Marc Lamparello, 37, is facing charges including attempted arson and reckless endangerment after his arrest Wednesday night at the New York City landmark, said John Miller, the New York Police Department's deputy commissioner of intelligence and counterterrorism.
It happened just days after Notre Dame Cathedral in Paris was ravaged by a fire that investigators said Thursday was most likely electrical. Miller would not discuss anything Lamparello told investigators after his arrest but stressed that there "doesn't appear to be any connection to any terrorist group or any terrorist-related intent here."
Before going to St. Patrick's on Wednesday, Miller said, Lamparello booked a $2,800 ticket on a 5:20 p.m. Thursday flight to Italy. Asked if Lamparello indicated what he planned to do in Rome, Miller said, "I'm not going to get into that right now."
Lamparello remained in police custody Thursday and had not been arraigned.
It wasn't immediately clear whether Lamparello had a lawyer who could speak for him. A man leaving his parents' house Thursday in Hasbrouck Heights, New Jersey, close to New York City, had no comment for a reporter when asked about Lamparello.
Lamparello "wasn't weird," said a neighbor, Salvatore Altomare, adding that he "seemed like ... a nice guy, walked a straight line."
Altomare described the family as "very good people. ... They're real Americans - try to do the right thing."
Two nights before his arrest in New York - and hours after footage of Notre Dame burning was shown around the world - police in Newark arrested Lamparello after he wouldn't leave the Cathedral Basilica of the Sacred Heart at closing time after a late Mass. Essex County Sheriff Armando Fontoura said Thursday that Lamparello was calm and respectful to the officers but was adamant about not leaving.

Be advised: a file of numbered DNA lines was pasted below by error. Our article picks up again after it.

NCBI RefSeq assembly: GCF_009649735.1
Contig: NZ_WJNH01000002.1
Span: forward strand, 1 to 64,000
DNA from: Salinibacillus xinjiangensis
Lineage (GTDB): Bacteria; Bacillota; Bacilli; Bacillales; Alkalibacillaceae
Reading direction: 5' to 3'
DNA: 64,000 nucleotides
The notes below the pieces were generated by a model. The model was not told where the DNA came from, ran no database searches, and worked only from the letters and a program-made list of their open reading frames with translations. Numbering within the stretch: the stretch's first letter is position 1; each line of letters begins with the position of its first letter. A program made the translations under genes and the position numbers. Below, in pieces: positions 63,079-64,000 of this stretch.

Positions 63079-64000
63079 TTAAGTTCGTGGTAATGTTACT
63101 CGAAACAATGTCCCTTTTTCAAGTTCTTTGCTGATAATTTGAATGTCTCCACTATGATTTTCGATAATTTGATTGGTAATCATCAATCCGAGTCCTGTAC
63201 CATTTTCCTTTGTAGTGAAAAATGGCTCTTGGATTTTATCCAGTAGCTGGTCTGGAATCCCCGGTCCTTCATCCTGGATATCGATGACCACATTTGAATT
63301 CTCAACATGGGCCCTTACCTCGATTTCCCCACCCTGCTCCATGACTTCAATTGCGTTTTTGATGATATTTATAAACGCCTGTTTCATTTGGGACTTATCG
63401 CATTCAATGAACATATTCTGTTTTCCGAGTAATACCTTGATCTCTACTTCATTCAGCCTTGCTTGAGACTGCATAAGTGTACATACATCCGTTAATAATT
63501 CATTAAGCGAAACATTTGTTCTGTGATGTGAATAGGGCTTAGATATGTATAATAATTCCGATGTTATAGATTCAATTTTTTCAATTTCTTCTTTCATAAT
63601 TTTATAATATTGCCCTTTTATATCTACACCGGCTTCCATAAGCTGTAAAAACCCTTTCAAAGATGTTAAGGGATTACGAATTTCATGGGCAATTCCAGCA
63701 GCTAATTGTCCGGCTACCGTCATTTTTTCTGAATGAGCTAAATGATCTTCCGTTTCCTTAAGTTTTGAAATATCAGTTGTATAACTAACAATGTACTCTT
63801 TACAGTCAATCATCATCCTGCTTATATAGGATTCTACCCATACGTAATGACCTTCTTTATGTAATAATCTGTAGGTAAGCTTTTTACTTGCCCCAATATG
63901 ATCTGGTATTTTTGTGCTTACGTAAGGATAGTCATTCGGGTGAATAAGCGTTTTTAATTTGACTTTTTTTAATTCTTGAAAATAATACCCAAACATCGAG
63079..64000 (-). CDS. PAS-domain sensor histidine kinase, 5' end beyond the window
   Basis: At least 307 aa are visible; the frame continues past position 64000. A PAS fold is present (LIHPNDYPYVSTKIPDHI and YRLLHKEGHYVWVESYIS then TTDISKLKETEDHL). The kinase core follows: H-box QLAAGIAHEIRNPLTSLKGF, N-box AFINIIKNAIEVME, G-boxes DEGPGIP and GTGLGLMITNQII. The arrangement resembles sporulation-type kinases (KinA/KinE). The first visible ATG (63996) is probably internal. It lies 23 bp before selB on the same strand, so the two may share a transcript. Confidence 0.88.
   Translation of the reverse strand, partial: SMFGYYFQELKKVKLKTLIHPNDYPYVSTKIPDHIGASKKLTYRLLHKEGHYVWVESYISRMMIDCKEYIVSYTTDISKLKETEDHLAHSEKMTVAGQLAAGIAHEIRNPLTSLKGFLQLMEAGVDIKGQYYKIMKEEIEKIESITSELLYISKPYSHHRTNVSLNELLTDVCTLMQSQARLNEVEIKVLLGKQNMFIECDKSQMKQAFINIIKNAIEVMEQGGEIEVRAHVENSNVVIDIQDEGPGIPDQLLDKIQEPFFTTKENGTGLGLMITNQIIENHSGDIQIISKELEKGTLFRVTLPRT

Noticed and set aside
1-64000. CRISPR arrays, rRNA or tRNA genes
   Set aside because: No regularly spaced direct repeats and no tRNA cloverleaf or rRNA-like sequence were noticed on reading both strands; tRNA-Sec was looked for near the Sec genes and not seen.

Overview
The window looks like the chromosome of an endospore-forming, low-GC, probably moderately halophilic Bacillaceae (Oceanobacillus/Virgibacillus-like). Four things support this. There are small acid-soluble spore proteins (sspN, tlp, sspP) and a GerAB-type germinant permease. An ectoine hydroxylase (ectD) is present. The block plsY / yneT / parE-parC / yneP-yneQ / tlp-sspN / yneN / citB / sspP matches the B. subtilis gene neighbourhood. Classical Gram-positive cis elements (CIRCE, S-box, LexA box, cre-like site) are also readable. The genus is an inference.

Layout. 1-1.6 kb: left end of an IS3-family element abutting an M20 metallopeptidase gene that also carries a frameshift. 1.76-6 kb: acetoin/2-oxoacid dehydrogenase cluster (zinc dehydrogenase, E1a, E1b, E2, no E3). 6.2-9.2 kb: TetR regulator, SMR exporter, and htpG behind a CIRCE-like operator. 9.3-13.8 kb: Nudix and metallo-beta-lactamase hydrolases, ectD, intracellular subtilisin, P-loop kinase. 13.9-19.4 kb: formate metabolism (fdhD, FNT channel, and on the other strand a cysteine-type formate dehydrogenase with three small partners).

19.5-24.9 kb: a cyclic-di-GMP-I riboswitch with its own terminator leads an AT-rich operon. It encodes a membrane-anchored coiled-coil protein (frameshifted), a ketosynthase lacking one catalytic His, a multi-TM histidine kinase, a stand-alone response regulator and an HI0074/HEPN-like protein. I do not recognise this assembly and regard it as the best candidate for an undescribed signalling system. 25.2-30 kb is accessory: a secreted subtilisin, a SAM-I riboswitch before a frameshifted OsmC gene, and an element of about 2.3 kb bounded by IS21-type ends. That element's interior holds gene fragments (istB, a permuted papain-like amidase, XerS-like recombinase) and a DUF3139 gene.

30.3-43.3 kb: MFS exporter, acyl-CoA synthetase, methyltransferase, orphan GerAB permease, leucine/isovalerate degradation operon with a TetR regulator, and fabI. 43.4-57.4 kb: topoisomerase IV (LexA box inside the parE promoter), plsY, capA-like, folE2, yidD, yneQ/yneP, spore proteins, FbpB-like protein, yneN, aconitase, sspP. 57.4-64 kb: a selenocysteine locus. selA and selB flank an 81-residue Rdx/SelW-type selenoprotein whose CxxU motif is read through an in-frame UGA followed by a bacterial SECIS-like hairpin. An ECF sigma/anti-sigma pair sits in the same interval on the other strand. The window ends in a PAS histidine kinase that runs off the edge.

"He said, 'This is a house of God, it should be open, I'm not leaving. You'll have to lock me up,'" Fontoura said.
After he was charged with three minor offenses including defiant trespass, emergency medical services personnel examined Lamparello and determined he wasn't a threat. Lamparello's mother arrived and the two drove back to Hasbrouck Heights in his van, according to Fontoura.
"There was no reason to check the van at that point," he said.
Lamparello is a philosophy instructor who has taught at New York City's Lehman and Brooklyn colleges and Seton Hall University in New Jersey. Lehman's website listed him as a Ph.D. candidate at the City University of New York's Graduate Center.
In a statement, Lehman College spokesperson Sarah Ramsey said, "We are aware that an individual was arrested last night after an incident at St. Patrick's Cathedral. The individual was hired at Lehman College during this academic year, and was a part-time, online instructor this semester. We are taking the appropriate steps to terminate the individual's employment with the college."
A page on Amazon.com describes Lamparello's 2016 book, "Reason and Counterpoint," as offering "ambitious and highly creative answers to some of the most vexing philosophical questions." The same page says Lamparello has been working on another book project described as "a witty dialogue on arguments for and against the existence of God."
Miller said surveillance camera footage showed Lamparello circling St. Patrick's several times in a minivan well over an hour before he parked outside the cathedral on Fifth Avenue, walked around the area, returned to his vehicle, and retrieved the gasoline and lighter fluid.
When he entered the church, he was confronted by a security officer, who notified counterterrorism officers standing outside. Lamparello told the officers his car was out of gas and headed in a direction away from where he was parked, Miller said.
Officers found his vehicle and determined it was not out of gas, Miller said.
David Porter reported from Hasbrouck Heights, New Jersey. Associated Press researcher Rhonda Shafner and writer Deepti Hajela contributed to this report.
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